Litigating California Unlawful Detainer Cases: Part 3
Planning and Preparing for Trial
Litigating an Unlawful Detainer action has come out of the dark ages. In the past, jury trials for Unlawful Detainer were non-existent. Preparing for trial did not involve a lot of work. You would simply make sure the Eviction Notice was prepared correctly, served and you and your client showed up for your trial date to put on your case.
Today preparing for jury trials in Unlawful Detainer cases in all of the Los Angeles Superior Courts is the norm rather than the exception. In 2018 you have far more eviction defense firms then existed even 10 years ago. Most, if not all of these eviction defense firms are funded by the Shriver Housing Project and other government grants. Many of these private eviction defense law firms practice what is known as “take no prisoner’s” litigation at no or very little expense to the tenant.
The key to preparing for litigation in all evictions matters and in all other types of litigation is preparation, preparation and more preparation. In Unlawful Detainer litigation from the filing of the complaint to the trial date will take a matter of weeks. In all other types of civil litigation it generally takes 12 to 24 months to get to trial. That means you had better start preparing for the possibility of trial from the very inception of the tenancy by keeping good and adequate records in a tenant file.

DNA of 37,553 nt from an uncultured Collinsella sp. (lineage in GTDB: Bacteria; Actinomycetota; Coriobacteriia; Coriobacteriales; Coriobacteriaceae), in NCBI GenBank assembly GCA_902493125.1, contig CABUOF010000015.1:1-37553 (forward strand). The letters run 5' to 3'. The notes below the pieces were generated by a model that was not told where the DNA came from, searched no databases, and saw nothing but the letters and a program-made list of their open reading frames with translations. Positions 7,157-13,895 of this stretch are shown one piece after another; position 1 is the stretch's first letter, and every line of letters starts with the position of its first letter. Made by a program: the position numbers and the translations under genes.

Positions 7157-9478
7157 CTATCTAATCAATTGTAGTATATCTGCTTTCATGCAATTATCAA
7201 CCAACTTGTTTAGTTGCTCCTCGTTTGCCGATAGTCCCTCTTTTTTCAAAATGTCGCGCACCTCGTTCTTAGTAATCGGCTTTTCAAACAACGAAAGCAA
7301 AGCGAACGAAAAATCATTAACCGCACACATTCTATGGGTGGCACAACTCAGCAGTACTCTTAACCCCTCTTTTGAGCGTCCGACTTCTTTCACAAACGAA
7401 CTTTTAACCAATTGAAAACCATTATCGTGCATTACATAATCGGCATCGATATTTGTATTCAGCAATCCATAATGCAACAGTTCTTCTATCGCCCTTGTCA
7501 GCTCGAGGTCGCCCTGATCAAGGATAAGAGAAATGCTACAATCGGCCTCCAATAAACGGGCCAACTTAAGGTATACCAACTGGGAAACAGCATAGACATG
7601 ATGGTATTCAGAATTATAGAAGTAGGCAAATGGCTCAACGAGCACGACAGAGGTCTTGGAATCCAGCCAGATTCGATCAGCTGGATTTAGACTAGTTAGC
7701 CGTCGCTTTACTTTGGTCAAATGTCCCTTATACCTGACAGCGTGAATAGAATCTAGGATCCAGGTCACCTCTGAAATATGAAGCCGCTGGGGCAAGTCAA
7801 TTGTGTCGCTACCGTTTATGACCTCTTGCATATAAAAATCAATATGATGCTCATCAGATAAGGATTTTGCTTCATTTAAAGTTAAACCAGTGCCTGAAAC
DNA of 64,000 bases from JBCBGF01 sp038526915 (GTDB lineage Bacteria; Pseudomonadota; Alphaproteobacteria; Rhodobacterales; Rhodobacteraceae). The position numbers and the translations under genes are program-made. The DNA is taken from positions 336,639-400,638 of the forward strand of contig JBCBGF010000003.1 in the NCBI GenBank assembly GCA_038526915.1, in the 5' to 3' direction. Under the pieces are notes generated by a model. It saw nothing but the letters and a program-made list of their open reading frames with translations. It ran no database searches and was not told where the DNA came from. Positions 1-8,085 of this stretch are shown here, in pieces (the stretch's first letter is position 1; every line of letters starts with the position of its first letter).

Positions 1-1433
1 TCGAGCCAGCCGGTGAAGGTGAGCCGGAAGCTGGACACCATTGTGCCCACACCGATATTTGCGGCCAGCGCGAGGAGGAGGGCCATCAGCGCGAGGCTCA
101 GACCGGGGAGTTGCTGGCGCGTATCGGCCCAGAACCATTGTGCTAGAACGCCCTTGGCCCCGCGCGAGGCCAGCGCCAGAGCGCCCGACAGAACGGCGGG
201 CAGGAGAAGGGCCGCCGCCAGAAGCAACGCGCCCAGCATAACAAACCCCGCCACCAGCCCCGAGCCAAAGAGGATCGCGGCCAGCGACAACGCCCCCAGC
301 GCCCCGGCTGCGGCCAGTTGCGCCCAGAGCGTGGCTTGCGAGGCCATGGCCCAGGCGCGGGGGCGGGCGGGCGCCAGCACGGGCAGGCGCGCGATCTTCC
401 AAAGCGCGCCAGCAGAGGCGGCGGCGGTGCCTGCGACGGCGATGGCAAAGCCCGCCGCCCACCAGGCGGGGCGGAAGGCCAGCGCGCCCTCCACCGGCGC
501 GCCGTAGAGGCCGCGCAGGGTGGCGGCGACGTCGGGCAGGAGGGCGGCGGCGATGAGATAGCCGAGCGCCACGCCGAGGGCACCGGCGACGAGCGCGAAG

Once the Unlawful Detainer case is filed and served the Defendant has five to fifteen days to respond, depending on how the complaint was served to file a responsive pleading. Typically, a tenant responds to a landlord’s complaint by filing a legal document called an Answer.
It’s often easy to tell when a tenant has had a consultation with one or more of the eviction defense firms because the answer will usually look the same. The two to three-pages Unlawful Detainer Form Answer to your complaint will have expanded to at least eight to twelve pages if the tenant has consulted with or has hired one of the eviction defense firms.
The Unlawful Detainer Answer will deny the material allegations of the complaint and usually allege new matters called “Affirmative defenses” which will include the breach of the warranty of habitability, retaliation, violation of the Los Angeles Rent Control Stabilization Ordinance known as LARSO – and if in the Los Angeles Superior Court, discriminatory eviction, and many other affirmative defenses. The answer will also in most instances, include a demand for jury trial.
This is when the major preparation for trial will begin. After reviewing an Unlawful Detainer Answer that is known to have come from one of the eviction defense firms the appropriate defense is to immediately begin preparing Form Interrogatories, Special Interrogatories, Request for Admissions, and Request to Produce documents.
The primary purpose for sending these documents is to force the tenant to provide factual and documentary information about their defenses to the Unlawful Detainer case. A secondary purpose of sending out these types of documents is to try to force the defendant into a settlement posture because they do not want to invest the time into responding to the discovery.